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Significant Digits For Thursday, Jan. 9, 2020

You’re reading Significant Digits, a daily digest of the numbers tucked inside the news.

1 million people without power

After a magnitude 6.4 earthquake struck Puerto Rico on Tuesday, the country is still struggling to restore power to the island. About one million people still had no power of Wednesday, partly because the island’s major power plant Costa Sur power plant, was seriously damaged in the quake. Thousands of people have slept outside their homes due to concerns further tremors could cause other buildings to collapse. [New York Times]

6,000 dead from measles

The World Health Organization says more than 6,000 people have died from a measles epidemic in the Democratic Republic of Congo, and there have been approximately 310,000 suspected measles cases reported since the beginning of last year. BBC News reports an emergency vaccination program was launched by the Congolese government and WHO last September, but the epidemic is currently the world’s largest. More than 18 million children under the age of 5 have been vaccinated, but the WHO says it would cost an extra $40 million to also vaccinate Congolese children between the ages of six and 14 to strengthen response to the out break. [BBC News]

63 Canadians killed

Of the 176 passengers and crew who died in the crash of Flight PS752, which left Iran early Wednesday morning, 63 people were Canadians and almost half of them were from the city of Edmonton. A large number of the Canadian victims were doctors, scientists, researchers, and graduate students. The Ukraine International Airlines flight was on its way to Kyiv when it crashed only a few minutes after taking off from Tehran’s main airport. [CBC News]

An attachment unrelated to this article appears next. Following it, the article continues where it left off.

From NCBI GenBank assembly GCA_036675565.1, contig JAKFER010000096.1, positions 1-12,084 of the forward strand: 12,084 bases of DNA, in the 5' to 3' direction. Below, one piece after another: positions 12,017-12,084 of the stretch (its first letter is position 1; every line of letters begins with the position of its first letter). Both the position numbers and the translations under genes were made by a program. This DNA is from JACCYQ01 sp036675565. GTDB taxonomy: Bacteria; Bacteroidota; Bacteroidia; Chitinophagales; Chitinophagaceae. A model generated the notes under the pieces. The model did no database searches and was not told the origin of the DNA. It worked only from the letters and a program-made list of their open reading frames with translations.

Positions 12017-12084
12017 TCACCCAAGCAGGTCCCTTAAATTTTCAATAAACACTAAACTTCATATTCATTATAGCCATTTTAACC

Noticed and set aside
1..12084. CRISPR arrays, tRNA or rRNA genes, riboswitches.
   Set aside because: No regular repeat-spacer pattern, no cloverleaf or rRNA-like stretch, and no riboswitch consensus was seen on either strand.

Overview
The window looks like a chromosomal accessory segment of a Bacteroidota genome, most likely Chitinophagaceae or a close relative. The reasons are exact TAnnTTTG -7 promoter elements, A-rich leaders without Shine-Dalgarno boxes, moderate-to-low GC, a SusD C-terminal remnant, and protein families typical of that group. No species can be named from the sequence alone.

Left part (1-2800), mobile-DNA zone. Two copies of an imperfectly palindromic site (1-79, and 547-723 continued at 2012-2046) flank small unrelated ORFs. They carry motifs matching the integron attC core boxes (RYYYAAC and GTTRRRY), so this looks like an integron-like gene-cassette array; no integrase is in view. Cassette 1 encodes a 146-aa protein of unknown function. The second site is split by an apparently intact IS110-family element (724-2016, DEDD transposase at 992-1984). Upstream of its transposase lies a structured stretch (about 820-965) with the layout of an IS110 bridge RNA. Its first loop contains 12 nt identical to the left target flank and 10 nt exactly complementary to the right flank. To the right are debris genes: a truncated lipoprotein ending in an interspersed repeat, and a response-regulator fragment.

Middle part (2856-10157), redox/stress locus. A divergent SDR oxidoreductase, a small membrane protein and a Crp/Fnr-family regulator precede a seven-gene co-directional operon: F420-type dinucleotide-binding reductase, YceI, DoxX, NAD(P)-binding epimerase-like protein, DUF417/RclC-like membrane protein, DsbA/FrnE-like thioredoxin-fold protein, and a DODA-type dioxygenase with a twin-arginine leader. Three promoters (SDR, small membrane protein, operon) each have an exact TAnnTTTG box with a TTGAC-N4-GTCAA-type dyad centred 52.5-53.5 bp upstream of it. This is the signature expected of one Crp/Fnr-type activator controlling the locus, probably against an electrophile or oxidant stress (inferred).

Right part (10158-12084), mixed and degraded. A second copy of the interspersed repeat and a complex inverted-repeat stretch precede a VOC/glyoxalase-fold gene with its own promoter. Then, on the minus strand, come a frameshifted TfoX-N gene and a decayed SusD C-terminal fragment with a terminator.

800 million animals

The ecological damage of the Australian bushfires in Victoria and New South Wales is now estimated to be at least 800 million animals, as well as “hundreds of billions of insects.” The Sydney Morning Herald reports more than 6 million hectares have been destroyed so far, “including rainforest normally considered too wet to burn.” The damage is so extensive that “at least one species is feared extinct.” [The Sydney Morning Herald]

SigDigs: Jan. 9, 2020